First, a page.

Experts say you need to listen to your body. TOJs can be hard of hearing when it comes to that advice because every day there are some aches and (small) pains. If you have a set exercise routine, most of the aches are the same old, same old. You do this, you can expect some DOMS (delayed onset muscle soreness) there. They are familiar and predictable.
But less predictable if you change your normal routine is the location and intensity of the new aches and pains. During these periods of change, sometimes your body screams loudly to be heard, as was the case with the two cramps.
A month ago this TOJ and my wife got American Council on Exercise certification as a personal trainers. It was amazing to discover after having been very physically active as long as I've been alive, and sort of a student of exercise, how little I really knew. We're going to start a business focusing on 50+ people. We wanted to get familiar with what's going on around our new community (moved from Colorado to Oregon last summer) so started attending some group classes at the excellent community fitness center in Bend, plus familiarizing ourselves with some of the newer resistance machines.
We have a really good home gym with weights, dumb bells, kettlebells, bands, TRX, stability balls, ab roller, jump ropes, pull-up bar, and large training mat. However, there are some advantages to the machines (a prime one being safety). The group classes can be good too because you get some solid coaching from experienced trainers and maybe push a little harder because you want to keep up with the rest of the group.
So on a Wednesday we did a low to medium difficulty class on Functional Conditioning - lots of core work on the ball, some Yoga postures, lateral movement, squats, body weight presses. I do more with heavier weights at home, but this was different and very worthwhile. New movements enlisted some muscles I hadn't used in awhile.
The next day I was walking from my car to the house when there was a sharp, painful cramp in my right calf. It hung around most of the day, but steadily bercame less intense and more intermittent.
Cramp #1 was gone by Thursday, when I did a double circuit routine of ten exercises on the resistance machines. One thing I really liked is I could do leg presses and squats with much more weight than I could at home. I cooled down afterwards with a few minutes on a treadmill. The workout felt great.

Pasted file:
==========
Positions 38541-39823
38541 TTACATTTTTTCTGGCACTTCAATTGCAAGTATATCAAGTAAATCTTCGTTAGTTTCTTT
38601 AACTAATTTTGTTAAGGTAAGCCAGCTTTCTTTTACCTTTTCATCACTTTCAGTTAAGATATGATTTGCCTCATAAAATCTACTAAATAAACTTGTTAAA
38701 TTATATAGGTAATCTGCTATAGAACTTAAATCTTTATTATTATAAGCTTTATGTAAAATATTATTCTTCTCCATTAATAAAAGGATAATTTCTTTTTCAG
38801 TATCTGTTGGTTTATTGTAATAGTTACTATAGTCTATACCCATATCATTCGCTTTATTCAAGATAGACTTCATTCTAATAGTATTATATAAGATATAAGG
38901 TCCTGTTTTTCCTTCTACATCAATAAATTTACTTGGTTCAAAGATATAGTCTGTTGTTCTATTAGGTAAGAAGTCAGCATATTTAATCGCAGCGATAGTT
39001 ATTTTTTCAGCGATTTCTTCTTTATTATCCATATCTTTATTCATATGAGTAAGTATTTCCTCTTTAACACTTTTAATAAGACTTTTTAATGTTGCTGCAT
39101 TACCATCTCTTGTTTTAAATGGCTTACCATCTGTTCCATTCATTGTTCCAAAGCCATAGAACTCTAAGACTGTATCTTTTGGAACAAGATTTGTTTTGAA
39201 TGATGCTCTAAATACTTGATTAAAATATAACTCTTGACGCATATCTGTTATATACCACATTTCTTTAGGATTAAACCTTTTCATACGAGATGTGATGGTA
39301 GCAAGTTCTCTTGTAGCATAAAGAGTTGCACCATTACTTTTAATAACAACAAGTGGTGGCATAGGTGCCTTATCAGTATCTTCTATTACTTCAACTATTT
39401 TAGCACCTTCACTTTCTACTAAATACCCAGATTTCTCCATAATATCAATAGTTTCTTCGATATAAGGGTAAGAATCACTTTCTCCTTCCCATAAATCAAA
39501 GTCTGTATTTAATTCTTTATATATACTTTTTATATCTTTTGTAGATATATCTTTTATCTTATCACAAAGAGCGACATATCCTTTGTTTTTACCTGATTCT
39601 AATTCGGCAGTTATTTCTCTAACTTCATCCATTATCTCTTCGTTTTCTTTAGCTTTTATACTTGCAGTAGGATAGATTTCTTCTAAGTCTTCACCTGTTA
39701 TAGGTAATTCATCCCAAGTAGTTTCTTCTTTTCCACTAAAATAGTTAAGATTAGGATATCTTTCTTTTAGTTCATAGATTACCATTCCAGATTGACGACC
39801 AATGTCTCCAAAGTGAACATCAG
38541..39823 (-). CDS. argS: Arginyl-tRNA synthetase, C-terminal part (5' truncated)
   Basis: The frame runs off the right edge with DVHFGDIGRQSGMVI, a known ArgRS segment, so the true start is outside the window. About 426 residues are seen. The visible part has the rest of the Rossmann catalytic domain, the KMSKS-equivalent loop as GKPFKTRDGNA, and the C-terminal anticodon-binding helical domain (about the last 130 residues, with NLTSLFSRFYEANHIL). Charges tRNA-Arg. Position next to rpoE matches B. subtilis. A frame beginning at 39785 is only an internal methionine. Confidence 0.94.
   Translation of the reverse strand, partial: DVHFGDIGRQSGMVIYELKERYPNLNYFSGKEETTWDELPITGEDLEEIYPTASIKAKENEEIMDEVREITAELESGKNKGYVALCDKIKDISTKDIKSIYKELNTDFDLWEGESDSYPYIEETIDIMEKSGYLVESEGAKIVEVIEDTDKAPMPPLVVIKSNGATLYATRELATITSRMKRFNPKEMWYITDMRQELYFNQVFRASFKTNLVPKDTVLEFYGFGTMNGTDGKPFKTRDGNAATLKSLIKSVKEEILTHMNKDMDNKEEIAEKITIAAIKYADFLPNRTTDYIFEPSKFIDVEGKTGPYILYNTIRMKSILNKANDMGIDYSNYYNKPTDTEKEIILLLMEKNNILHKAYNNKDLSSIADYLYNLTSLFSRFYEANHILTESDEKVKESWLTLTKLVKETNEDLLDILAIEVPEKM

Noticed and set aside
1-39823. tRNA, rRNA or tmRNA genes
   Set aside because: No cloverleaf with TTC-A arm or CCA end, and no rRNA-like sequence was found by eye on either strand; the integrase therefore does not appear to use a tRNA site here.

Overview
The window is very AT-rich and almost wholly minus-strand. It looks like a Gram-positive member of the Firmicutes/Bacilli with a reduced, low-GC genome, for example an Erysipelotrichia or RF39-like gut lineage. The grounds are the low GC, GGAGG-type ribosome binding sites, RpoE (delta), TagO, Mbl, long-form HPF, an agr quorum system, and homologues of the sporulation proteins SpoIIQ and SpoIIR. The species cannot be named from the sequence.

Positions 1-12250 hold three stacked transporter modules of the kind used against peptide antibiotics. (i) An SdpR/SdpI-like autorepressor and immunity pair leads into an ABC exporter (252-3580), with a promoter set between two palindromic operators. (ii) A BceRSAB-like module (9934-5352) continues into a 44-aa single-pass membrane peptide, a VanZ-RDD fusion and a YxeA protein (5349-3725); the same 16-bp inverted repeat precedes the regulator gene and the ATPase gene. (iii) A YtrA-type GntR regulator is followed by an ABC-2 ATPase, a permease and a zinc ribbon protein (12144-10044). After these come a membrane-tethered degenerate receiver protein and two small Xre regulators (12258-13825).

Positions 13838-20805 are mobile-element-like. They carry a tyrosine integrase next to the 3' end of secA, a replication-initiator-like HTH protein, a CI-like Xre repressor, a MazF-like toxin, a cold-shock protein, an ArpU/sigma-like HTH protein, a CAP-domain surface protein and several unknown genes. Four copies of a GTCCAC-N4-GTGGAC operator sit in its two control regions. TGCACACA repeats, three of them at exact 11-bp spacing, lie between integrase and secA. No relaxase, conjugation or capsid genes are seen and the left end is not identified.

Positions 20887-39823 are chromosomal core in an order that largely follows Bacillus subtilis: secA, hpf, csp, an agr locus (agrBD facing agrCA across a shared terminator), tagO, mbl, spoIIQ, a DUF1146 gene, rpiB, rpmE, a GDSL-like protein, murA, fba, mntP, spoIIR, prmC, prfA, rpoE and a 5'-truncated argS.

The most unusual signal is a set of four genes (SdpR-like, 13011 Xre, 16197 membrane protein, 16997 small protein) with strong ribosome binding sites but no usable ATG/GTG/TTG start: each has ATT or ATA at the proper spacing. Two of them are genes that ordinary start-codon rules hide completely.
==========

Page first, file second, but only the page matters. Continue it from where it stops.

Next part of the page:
On Friday, my legs were a little tight from the presses and squats, but no pain in the right calf. It was a beautiful day outside, so I went for a low key trail run along the river for a few miles. The footing was not very good because of some uneven rotten ice and frozen foot-printed mud, so the lower legs did a lot of work to maintain balance. Still, it was a fun run, and afterwards I felt great. Sure, the usual tightness in the hips and sore quads, but no big deal.
That night my wife, daughter and I went to the Deschutes Brewery for dinner. I'd just finished a tasty Obsidian Stout and shifted slightly on my seat, lifting and bending my left leg. Suddenly there was a shot of pain in the left hamstring as Cramp #2 struck. I groaned,winced, and clutched my leg. My wife, seated to the left, gasped and asked what was happening, likely fearing a heart attack. My daughter, a nurse and Crossfitter, watched to see where this was going because she could tell the pain was intense.
I slumped down in the booth, trying to straighten my leg, and the cramp eased back. I noticed a young girl with a concerned look at the next table elbow her mom and point in my direction. Then the cramp returned (still count it as Cramp #2 because it was in the same place), even more intense, two more times separated by a couple of minutes. When the muscle spasmed the third time, I started to sweat and feel a little nauseous. I dug my fingers into the back of my leg and massaged it as hard as I could. Finally, the pain started to subside permanently, and the little girl at the next table was finally able to take her eyes off the old guy who she feared might be dying right before her eyes.
We speculated about what had just happened. My daughter suggested it was dehydration, and that I should drink bone broth or more water, knowing I drank coffee (a diuretic) all day long. My wife thought alcohol might be a factor. Both of these were probably right. Plus I didn't stretch at all during the past three days, which probably further set the pre-conditions up for trouble.
Actually, the experts don't really know what causes cramps. They guess that cramps are due to either causing electrolyte imbalances, over-stressed, i.e., under-rested, damaged tissue, or loss of neuromuscular control in the motor units.
Here's the take away lesson of this comic/pathetic tale: If you make a substantial change to your exercise habits, then anticipate increasing vulnerability until your body adjusts. To give yourself the best chance to avoid painful cramps or real injury: a) stay hydrated, b) cool down and stretch after strenuous exercise, and c) allow ample time between new exercise routines for your body to recover.
I got it. Pain has a way of making a lesson unforgettable. This TOJ vows to be a better listener. Better late than never.